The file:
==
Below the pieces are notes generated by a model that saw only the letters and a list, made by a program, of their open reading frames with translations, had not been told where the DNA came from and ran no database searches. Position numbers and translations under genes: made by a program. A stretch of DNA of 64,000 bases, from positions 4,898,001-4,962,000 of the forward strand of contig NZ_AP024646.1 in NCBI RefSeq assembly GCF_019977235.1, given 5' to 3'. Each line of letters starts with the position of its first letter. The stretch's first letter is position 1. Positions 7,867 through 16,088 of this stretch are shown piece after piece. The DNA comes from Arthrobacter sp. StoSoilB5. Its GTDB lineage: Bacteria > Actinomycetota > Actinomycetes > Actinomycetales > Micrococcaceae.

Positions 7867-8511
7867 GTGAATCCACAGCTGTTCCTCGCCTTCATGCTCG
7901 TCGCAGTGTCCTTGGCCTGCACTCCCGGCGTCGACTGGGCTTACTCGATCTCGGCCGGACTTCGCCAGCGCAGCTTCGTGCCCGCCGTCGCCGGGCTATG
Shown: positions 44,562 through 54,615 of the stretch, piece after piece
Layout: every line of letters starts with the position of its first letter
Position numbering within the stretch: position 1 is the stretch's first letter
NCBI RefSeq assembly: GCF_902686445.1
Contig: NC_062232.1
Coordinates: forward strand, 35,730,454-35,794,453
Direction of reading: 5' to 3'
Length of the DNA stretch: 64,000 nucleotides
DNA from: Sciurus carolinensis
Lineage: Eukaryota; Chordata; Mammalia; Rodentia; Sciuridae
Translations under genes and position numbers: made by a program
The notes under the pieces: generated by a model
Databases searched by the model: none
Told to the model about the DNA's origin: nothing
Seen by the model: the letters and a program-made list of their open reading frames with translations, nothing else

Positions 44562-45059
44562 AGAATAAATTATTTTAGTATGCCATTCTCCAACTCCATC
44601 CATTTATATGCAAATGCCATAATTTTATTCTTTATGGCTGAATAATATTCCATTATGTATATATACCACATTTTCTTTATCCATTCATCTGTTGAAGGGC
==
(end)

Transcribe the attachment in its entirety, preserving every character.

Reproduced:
Below the pieces are notes generated by a model that saw only the letters and a list, made by a program, of their open reading frames with translations, had not been told where the DNA came from and ran no database searches. Position numbers and translations under genes: made by a program. A stretch of DNA of 64,000 bases, from positions 4,898,001-4,962,000 of the forward strand of contig NZ_AP024646.1 in NCBI RefSeq assembly GCF_019977235.1, given 5' to 3'. Each line of letters starts with the position of its first letter. The stretch's first letter is position 1. Positions 7,867 through 16,088 of this stretch are shown piece after piece. The DNA comes from Arthrobacter sp. StoSoilB5. Its GTDB lineage: Bacteria > Actinomycetota > Actinomycetes > Actinomycetales > Micrococcaceae.

Positions 7867-8511
7867 GTGAATCCACAGCTGTTCCTCGCCTTCATGCTCG
7901 TCGCAGTGTCCTTGGCCTGCACTCCCGGCGTCGACTGGGCTTACTCGATCTCGGCCGGACTTCGCCAGCGCAGCTTCGTGCCCGCCGTCGCCGGGCTATG
Shown: positions 44,562 through 54,615 of the stretch, piece after piece
Layout: every line of letters starts with the position of its first letter
Position numbering within the stretch: position 1 is the stretch's first letter
NCBI RefSeq assembly: GCF_902686445.1
Contig: NC_062232.1
Coordinates: forward strand, 35,730,454-35,794,453
Direction of reading: 5' to 3'
Length of the DNA stretch: 64,000 nucleotides
DNA from: Sciurus carolinensis
Lineage: Eukaryota; Chordata; Mammalia; Rodentia; Sciuridae
Translations under genes and position numbers: made by a program
The notes under the pieces: generated by a model
Databases searched by the model: none
Told to the model about the DNA's origin: nothing
Seen by the model: the letters and a program-made list of their open reading frames with translations, nothing else

Positions 44562-45059
44562 AGAATAAATTATTTTAGTATGCCATTCTCCAACTCCATC
44601 CATTTATATGCAAATGCCATAATTTTATTCTTTATGGCTGAATAATATTCCATTATGTATATATACCACATTTTCTTTATCCATTCATCTGTTGAAGGGC